- Jan 9, 2009
Nice DR video!
My thoughts exactly. However, if you watch the video on his YouTube channel he adds the following comment:Fantastic video...wish they had not put in the part about the cock fighting as it can give a bad image but this video was about the Dominican way of life, not the way of life for us foreigners, and unfortunately cock fighting is still a big part of Dominican culture. One of the best DR related videos that I have seen in a long time, congrats to all involved in the production of this.
Note on cockfighting
Although this bloody sport is popular in the Dominican culture I’m personally against any “amusement” practice agains every kind of animal. All YouTube proceeds from this video will be donated to the PETA association.
I wish your prediction came true.Given that, cockfighting will continue to be legal for a very long time, maybe forever.
We never question the Queen.I wish your prediction came true.
Another example of the "First World" (first in what?) telling a small country out of London what the values should be.
I spent a year in GalerasLots of great, brief shots of Samana, Cato Levantado and El Monte Azul near Las Galeras.
Let's not forget there is BIIG money involved in cockfighting, and a large part of the country's politicians are involved.Cockfighting is actually quite popular throughout Latin America. It's a legacy from the Spanish Empire since the Spanish were the ones to first introduce the sport in the Americas (probably the DR was the first place to see cockfights in the Western Hemisphere for an obvious reason), though it's present in places other than former Spanish colonies.
In neighboring Puerto Rico there was an issue when the US government made the sport illegal everywhere including US territory. What did Puerto Rico's governor do? Exploit a loophole to make it legal again in PR. Here is the moment in 2019 when Puerto Rico's governor signed into law basically exploiting a loophole in US anti-cockfighting legislation that kept the sport legal in Puerto Rico on the basis that it's part of the island's tradition and culture.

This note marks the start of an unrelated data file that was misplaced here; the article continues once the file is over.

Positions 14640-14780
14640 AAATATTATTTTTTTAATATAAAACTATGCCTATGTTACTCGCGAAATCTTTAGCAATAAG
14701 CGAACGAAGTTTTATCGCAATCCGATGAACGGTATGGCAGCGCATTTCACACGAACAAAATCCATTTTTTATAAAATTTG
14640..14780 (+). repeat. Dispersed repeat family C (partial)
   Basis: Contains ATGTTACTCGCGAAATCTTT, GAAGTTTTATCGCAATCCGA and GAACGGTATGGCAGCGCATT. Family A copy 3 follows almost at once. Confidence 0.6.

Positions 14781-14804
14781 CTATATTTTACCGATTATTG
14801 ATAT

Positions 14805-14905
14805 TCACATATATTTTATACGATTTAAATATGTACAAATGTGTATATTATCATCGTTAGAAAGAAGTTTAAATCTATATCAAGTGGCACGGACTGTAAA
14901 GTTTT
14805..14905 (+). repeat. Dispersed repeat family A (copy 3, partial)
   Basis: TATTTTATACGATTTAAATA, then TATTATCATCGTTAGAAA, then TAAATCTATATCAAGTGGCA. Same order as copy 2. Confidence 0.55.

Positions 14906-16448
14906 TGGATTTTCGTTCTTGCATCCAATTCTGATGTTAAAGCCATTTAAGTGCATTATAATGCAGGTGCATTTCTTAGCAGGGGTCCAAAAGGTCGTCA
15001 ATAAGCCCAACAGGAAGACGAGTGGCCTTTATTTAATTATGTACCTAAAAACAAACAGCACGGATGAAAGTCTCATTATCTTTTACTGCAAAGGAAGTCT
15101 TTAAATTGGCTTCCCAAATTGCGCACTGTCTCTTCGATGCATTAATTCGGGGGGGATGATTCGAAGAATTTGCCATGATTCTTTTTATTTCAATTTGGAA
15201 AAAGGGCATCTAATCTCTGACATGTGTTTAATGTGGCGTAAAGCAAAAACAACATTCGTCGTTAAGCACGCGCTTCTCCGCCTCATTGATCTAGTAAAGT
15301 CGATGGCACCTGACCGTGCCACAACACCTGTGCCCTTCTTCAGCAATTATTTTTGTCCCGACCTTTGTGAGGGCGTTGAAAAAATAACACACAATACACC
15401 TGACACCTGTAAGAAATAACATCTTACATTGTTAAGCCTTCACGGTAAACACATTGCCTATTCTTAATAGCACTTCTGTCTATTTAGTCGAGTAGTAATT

Needless to say the sport has been banned in most places in Spain, the country where it arrived first in the Americas. Despite that, a few places such as the Canary Islands went against the grain and cockfighting is still legal there.
There are cockfighting competitions with birds and their owners from different countries. The main cockfighting ring in Santo Domingo gets competitors arriving with their birds from places like Puerto Rico, Colombia, etc. Dominicans too travel to those and other places with their birds to take part in competitions.
Given that, cockfighting will continue to be legal for a very long time, maybe forever.
OK, I get that. Is it waning? What do the under 30 crowd think of it?Also, before baseball was introduced from the USA and became the most popular sport, cockfighting was the one that took that place. It was in the 20th century that the number one sport in the DR finally changed to something that was not cockfighting. Even during the entire colonial period cockfighting was number one. Think about that for a moment.
There is no tiguerito/chamaquito that doesn't dream of owning a 150 dollar moto with a plastic naked lady seat and raising a few Gallo for fighting. They fight them in the back yard, in the alley way, wherever. I guess it depends on the demographic.OK, I get that. Is it waning? What do the under 30 crowd think of it?
What?Needless to say the sport has been banned in most places in Spain, the country where it arrived first in the Americas.
Most people here don't realize there is bull fighting in the DR.What?
Just over a week ago, a few bullfighters were injured in El Seybo.Most people here don't realize there is bull fighting in the DR.
My favorite Spot on the entire Peninsula .I spent a year in Galeras